From earliest times, a blend of folklore, religion, science, and superstition has produced stories about scary creatures living in forests. From antiquity comes the tale of the archangel Lucifer’s expulsion from heaven. As punishment for contesting and rebelling against God’s plans for the earth’s inhabitants, Lucifer and a third of the hosts of heaven were cast out. Afterwards known as Satan, The Devil, Beelzebub and other names, he and his followers fell to the earth, exclusively in the dark woods. There he lurked with his hordes of demons, satyrs and other evil creatures, creating havoc, terror, and bloodshed.
Other creatures – half human, half animal – were believed to dwell in the forests, and European woodcutters carefully avoided an overnight stay in this domain of devils. Pan, with the legs, ears, and tail of a goat and the body of a man, was also believed to roam wilderness areas. A music lover who played pipes, he was also bent on rape and other violence. Frightened travelers hearing sounds in the woods they interpreted as Pan’s approach, sometimes developed the blinding, irrational fear we now call panic.
Chupacabras (chew-pah-CAHB-rahs) are said to be 4 to 5 feet tall, with reptilian features, very large, red eyes, fangs, gray skin, and sharp quills in a line down their spine. Some say they have wings, others say no, but all believers affirm they attack animals – often goats – and suck out their blood, leaving only their shrunken bodies behind.
A man in Tucson, Arizona remembers as a small child, hearing the outhouse door squeaking, and was horrified to see a tall, big-eyed creature standing in the doorway. (Presumably Chupacabras are toilet trained.)
A veterinarian near Zapotal, Mexico, examining two sheep supposedly killed by a Chupacabra found only puncture wounds in their necks. Never before had he seen anything like these injuries and guessed that some type of vampire might be to blame.
A young woman from Alfonso Calderon in northern Sinaloa State, Mexico, displaying tooth marks on her neck, said she had been attacked by a “beast with big horns.” The state government there sent a team of 15 scientists escorted by 50 policemen to investigate the reports and try to trap some of the beasts. They caught only dogs.
Chupacabras have been reported in San Antonio, Miami, New York City, New Jersey, San Francisco, and Moscow, Russia! There are Chupacabra Web sites, and in the Texas border town of Zapata, a day-long Chupacabra Festival is held, featuring a chupacabra chili cook-off and Cabrito, a Mexican delicacy – cooked baby goat.
Throughout most of the United States, these and similar apparitions go by the name of Skunk Ape in Florida, Wookie in Louisiana (before Star Wars!), and Sasquatch in the Pacific Northwest. In Arkansas and Texas they are sometimes called the Fouke Monster, from a sighting near Fouke, Arkansas. Other names include Turkey Creek Monster, Big Cypress Swamp Monster, Caddo Critter, and Sabine Monster. According to the Bigfoot Field Research Organization (BFRO), only Connecticut, Delaware, Hawaii, and Rhode Island are Bigfoot-free. In Texas they’ve been reported in 15 counties, including sightings near Kilgore, in the Big Thicket near Livingston, the Sam Houston National Forest, and south of Texarkana.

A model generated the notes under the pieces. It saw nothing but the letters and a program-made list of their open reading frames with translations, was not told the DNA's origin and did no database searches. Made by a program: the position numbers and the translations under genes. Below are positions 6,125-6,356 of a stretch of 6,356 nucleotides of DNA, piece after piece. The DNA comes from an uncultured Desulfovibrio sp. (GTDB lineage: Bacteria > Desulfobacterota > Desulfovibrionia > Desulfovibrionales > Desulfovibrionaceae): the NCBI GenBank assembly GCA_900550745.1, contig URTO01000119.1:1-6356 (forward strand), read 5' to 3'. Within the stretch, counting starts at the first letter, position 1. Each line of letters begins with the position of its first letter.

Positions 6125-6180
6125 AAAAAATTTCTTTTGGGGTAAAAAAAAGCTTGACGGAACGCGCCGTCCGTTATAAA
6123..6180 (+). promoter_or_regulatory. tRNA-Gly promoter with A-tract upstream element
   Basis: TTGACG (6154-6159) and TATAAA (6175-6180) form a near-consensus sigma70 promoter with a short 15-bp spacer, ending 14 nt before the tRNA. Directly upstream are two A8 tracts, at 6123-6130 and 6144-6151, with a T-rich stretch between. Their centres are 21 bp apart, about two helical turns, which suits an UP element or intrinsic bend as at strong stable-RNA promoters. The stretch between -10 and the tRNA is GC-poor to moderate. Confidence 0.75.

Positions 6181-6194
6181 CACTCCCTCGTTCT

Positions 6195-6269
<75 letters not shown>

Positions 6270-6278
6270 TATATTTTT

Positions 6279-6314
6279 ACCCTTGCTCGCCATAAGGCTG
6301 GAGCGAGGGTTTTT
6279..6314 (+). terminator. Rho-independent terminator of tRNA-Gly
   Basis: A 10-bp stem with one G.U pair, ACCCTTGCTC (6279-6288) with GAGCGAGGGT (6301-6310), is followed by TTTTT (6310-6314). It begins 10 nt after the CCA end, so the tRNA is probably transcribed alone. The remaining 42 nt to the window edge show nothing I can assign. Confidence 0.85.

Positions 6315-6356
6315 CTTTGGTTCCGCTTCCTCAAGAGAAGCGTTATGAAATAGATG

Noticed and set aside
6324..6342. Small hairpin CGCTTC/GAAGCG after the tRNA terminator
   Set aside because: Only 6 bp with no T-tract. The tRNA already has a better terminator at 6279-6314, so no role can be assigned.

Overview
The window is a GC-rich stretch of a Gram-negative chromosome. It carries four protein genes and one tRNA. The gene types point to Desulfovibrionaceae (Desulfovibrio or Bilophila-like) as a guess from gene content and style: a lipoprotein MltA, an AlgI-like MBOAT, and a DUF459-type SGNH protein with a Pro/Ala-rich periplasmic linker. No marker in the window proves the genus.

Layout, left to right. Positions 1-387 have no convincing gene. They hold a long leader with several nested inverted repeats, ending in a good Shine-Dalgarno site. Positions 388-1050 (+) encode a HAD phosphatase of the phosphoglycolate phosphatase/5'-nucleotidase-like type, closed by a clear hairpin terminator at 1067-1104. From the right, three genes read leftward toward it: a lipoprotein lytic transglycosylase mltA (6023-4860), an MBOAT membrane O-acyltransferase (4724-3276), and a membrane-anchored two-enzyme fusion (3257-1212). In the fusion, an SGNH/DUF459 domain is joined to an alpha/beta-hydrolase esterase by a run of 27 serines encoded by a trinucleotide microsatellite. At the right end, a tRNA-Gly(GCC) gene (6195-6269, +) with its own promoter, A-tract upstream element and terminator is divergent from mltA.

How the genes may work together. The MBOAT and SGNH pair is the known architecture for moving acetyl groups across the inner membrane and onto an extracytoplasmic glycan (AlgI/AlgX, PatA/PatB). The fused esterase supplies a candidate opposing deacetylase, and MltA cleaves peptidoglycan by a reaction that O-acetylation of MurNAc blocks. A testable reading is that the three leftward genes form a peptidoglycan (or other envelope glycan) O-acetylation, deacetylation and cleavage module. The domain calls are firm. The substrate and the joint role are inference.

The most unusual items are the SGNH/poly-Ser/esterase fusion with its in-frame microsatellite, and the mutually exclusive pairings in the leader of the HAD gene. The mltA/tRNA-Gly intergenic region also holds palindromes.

Said to be 6 1/2 to 12 feet or more in height, they leave 18 to 25-inch tracks with 3 or 5 toes. Most of their body is covered with thick brown hair, but their face and palms are hairless. With arms hanging almost to their knees, they are said to walk with a rolling gait, leaving behind the permeating odor of a skunk or dead animal. (With the exception of the aroma, I think I’ve seen critters like that driving pickup trucks here in East Texas. I just wasn’t close enough to verify the smell.)
Encounters with Bigfoot have generally been peaceful, but they’ve pounded on travel trailers and cars and left hand prints on windows. Mostly they are just seen scuttling off into the trees, sometimes emitting piercing screams, and occasionally throwing full 55-gallon drums of gasoline. In one instance a 300-gallon fuel tank was lifted off an elevated stand and smashed.
Are any of these stories real? Well, ya’ never know. Next time you picnic, take a close look around before you settle down for a nice fried chicken-stuffed nap. And, if you’re camping, listen carefully for snuffling and scraping sounds around your tent just before you drift off to - - - - - - - - - sleep?
Dr. Risk is a professor emeritus in the College of Forestry and Agriculture at Stephen F. Austin State University in Nacogdoches, Texas. Content © Paul H. Risk, Ph.D. All rights reserved, except where otherwise noted. Click firstname.lastname@example.org to send questions, comments, or request permission for use.